During his reign, his wife, Xochiquetzal (meaning: jade in skirt.) was snatched by a god named Tezcatlipoca (This god reminds me of Loki of Norse Mythology) and took her to the Aztec version of Hades or the underworld and raped her. Tlaloc was grief-stricken so much so that he stopped all the rains and, when everything dried out, he sent a violent fire and thunder storm which wiped out all the people before he was able to get his wife back. That ended the 3rd Sun.
The participation of Tlaloc in the Aztec creation myth doesn’t stop there, at least not directly. The next sun was called The Water Sun and Tlaloc’s sister, Calchiuhtlicue (Goddess of flowing water), was selected to be the God of that World/Sun. Tezcatlipoca and Quetzalcoatl became really jealous of this and put out the sun from that sun which ended the 4th sun. As she fell, the sky opened and drowned everything. It was Quetzalcoatl who made a journey into the underworld to collect a lot of old bones to help build the 5th sun which is the one we’re in now.
If you go into some web sites, you will find a totally different narrative concerning Tezcatlipoca and his part in the creation of the Five Suns. Suffice to say that his conflicts with Quetzalcoatl were the reason for the downfall of the 3rd and 4th sun.
I’m not too sure how we will ever know the real sequence of events as all the people were killed at the end of each sun anyway. It becomes one of these mythological stories with which people can grab onto the one that sounds the best for them and let everyone else believe their own.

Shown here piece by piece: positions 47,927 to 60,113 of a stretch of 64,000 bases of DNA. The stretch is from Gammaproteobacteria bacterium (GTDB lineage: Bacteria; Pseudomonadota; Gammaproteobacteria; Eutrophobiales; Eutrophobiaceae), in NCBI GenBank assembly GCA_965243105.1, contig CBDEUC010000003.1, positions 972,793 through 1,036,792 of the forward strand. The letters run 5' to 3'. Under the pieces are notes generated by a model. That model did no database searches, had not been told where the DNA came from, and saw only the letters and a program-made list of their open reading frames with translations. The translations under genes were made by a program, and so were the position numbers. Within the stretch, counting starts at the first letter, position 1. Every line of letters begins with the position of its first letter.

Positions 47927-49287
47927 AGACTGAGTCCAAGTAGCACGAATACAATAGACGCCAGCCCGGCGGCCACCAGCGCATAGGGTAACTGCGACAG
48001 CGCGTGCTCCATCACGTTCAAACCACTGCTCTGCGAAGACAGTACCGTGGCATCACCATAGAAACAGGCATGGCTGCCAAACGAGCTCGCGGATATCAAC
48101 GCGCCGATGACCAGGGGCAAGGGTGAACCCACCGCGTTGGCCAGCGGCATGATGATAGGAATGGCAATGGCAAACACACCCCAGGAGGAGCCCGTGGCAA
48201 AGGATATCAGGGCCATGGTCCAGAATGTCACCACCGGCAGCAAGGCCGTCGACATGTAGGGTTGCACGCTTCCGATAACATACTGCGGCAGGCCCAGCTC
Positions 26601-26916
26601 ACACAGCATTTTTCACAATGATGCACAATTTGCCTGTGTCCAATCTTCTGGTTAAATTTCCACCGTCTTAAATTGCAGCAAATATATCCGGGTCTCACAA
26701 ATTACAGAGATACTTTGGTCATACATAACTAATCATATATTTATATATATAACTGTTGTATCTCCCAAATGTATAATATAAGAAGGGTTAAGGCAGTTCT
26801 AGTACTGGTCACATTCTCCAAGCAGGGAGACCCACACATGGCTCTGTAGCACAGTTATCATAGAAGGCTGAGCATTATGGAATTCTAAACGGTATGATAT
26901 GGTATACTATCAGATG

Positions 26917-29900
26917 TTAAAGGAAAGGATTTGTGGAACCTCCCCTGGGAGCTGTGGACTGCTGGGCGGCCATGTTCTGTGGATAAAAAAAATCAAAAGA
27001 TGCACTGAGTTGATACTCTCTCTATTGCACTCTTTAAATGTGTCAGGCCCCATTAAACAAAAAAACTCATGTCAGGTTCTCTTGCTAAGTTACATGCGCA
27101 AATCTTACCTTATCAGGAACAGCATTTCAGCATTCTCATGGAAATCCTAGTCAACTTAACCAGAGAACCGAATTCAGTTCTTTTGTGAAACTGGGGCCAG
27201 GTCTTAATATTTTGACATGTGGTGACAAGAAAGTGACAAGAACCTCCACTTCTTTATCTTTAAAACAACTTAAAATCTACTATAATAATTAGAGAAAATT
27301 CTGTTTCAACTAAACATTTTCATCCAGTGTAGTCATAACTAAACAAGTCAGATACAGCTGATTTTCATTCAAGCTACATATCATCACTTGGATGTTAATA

Tlaloc was responsible over much more than just water. He was the Aztec’s agriculture god and the god of earthly fertility. He had the power to rain illnesses on the people and was in charge of more than the 13-day period between year’s end and the new year. It’s also good to note that his sacrifices weren’t burned like the other gods’. They were buried after being covered over.
Download the full edition or view it online
Kirby was born in a little burg just south of El Paso, Texas called Fabens. As he understand it, they we were passing through. His history reads like a road atlas. By the time he started school, he had lived in five places in two states. By the time he started high school, that list went to five states, four countries on three continents. Then he joined the Air Force after high school and one year of college and spent 23 years stationed in eleven or twelve places and traveled all over the place doing administrative, security, and electronic things. His final stay was being in charge of Air Force Recruiting in San Diego, Imperial, and Yuma counties. Upon retirement he went back to New England as a Quality Assurance Manager in electronics manufacturing before he was moved to Production Manager for the company’s Mexico operations. He moved to the Phoenix area and finally got his education and ended up teaching. He parted with the university and moved to Whidbey Island, Washington where he was introduced to Manzanillo, Mexico. It was there that he started to publish his monthly article for the Manzanillo Sun. He currently reside in Coupeville, WA, Edmonton, AB, and Manzanillo, Colima, Mexico, depending on whose having what medical problems and the time of year. His time is spent dieting, writing his second book, various articles and short stories, and sightseeing Canada, although that seems to be limited in the winter up there.